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Luxury Resale, Including Jewelry And Watches, Rocketed In 2020 |  September 01, 2021 (0 comments)


San Francisco, CA—The circular economy—aka resale—is booming, and jewelry is a key part of it. Image: TheRealReal

Data from luxury resale site TheRealReal, which produces an annual “Resale Report” based on the shopping and consigning behavior of its 17+ million members, says men, Millennials, and Gen-Z are driving the boom and shoppers want high-value investment pieces that will stand the test of time. During COVID, the site saw a 36% increase in first-time buyers of high-value items.

Rati Lavesque, COO of the RealReal, said, “Of the many trends driven by COVID-19, one of the most surprising in the current economic climate is the significant increase in shoppers buying high-value investment pieces. Buyers are gravitating toward quieter stealth luxury and embracing luxury labels’ streetwear designs. In a bright spot during these difficult times, engagement in the circular economy is high, specifically among brands and consignors.” 

Related: Pre-Owned Jewelry Leads Secondhand Luxury Goods Market

In terms of jewelry and watches, sales growth of high-value watches grew six times as fast as sales of lower-value watches, says TheRealReal report, and sales of high-value jewelry grew 22 times faster than sales of lower-value jewelry. 

Not surprisingly, Rolex sales increased 32% year-on-year in 2020 vs. 2019, a jump that was nine times higher than all other watches. But interestingly, engagement rings as a category overtook Rolex: as TheRealReal speculates that quarantine proved to be the make-or-break moment for many relationships, engagement ring sales spiked 45%. Remember, too, that we’re talking about second-hand diamond rings here—not brand-new ones.

Speaking of brands, unbranded fine jewelry far outpaced all the top jewelry brands in TheRealReal’s 2020 sales. Unbranded earrings and bracelets both grew 24% year-on-year over 2019, and understated jewelry styles were 1.8 times more popular than statement jewelry.

The top 10 brands in fashion did not include any jewelry brands, although interestingly, Tiffany was the number-one home brand, with its Atlas crystal serving bowl the best-seller.

Style-wise, streetwear is a force that cannot be ignored, says the report. The luxury brands that have been quick to recognize streetwear’s influence are becoming some of the hottest resale brands, with sales leaping 486%.

For jewelers, key takeaways are the importance of learning to style jewelry with streetwear as well as—for the immediate future, anyway—work-from-home outfits, and to recognize that younger consumers are extremely conscious of social and environmental responsibility. To wit, the eco-friendly Black-owned brand Telfar’s shopper tote—the 2020 “it” bag jokingly dubbed the “Bushwick Birkin”—enjoyed a 246% leap in sales. Even though Telfar shopping bags sell for $150 to $257 depending on size, they’re as hard to come by as a real Birkin.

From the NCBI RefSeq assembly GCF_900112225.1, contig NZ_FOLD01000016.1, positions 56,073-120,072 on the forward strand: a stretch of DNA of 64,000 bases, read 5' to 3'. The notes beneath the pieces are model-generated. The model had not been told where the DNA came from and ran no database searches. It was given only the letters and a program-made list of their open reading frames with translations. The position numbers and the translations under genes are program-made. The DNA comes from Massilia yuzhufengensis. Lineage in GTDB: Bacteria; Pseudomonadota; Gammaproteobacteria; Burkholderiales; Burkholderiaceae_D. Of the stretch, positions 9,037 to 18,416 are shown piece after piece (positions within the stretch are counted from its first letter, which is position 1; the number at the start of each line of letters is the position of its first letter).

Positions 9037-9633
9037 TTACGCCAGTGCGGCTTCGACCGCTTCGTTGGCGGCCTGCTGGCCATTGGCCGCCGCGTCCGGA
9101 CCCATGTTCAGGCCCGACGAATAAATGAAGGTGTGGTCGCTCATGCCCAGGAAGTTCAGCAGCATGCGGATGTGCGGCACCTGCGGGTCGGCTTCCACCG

Secondhand shopping isn’t necessarily about price anymore. Often it’s more about environmental awareness and rethinking fashion’s footprint on the earth, as many secondhand luxury items are selling for a mere 20% or so off the price of a new one. Meanwhile, IKEA, the Swedish global mega-retailer of furniture and home goods, just entered the secondhand market. The retailer specializes in affordable yet well-designed products, most of which are inexpensive enough to buy new but require assembly. Its secondhand service—a pilot program at its Conshohocken, PA store outside Philadelphia—will allow consumers to trade in pieces, which then will be sold in the “as is” department.

Jewelers have multiple options for creating a secondhand department, whether it's buying off the street or buying from an estate jewelry dealer or show. Or even try digging deep into the safe for dated old inventory you haven't gotten around to breaking apart or melting down. After all, if it's in a case of "pre-loved" jewelry, its age is part of its charm. When you're engaging a customer in the sales process, if they ask questions that show they're highly eco-conscious, it can be a great signal to show them your pre-loved goods.

Julie Wainwright, founder and CEO of TheRealReal, said in the report, “This time of uncertainty has been a catalyst for reflection. Seeing the planet visibly healing during quarantine has served as a powerful testament to the positive impact we can all have on the environment. People are making concrete changes to live more sustainably. Brands are rethinking production and the afterlife of what they create. Engagement with resale is hitting an all-time high and it’s helping pave the way to a more sustainable future for fashion.” 

Read more here.

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